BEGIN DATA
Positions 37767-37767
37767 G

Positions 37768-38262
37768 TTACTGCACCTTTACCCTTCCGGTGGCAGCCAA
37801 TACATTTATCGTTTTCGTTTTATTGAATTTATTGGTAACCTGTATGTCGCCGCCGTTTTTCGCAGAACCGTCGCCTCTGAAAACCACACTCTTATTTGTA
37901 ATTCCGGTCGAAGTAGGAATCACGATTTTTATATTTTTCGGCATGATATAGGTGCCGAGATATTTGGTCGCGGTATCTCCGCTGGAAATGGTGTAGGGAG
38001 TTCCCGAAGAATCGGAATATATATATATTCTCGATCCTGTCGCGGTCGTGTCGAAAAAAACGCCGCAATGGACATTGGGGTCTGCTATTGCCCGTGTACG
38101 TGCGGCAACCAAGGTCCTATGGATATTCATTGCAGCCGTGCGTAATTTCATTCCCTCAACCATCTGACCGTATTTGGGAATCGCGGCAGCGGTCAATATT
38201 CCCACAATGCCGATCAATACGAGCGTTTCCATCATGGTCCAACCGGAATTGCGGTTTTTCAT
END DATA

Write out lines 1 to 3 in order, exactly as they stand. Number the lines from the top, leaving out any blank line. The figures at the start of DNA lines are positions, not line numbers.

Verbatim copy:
Positions 37767-37767
37767 G

Positions 37768-38262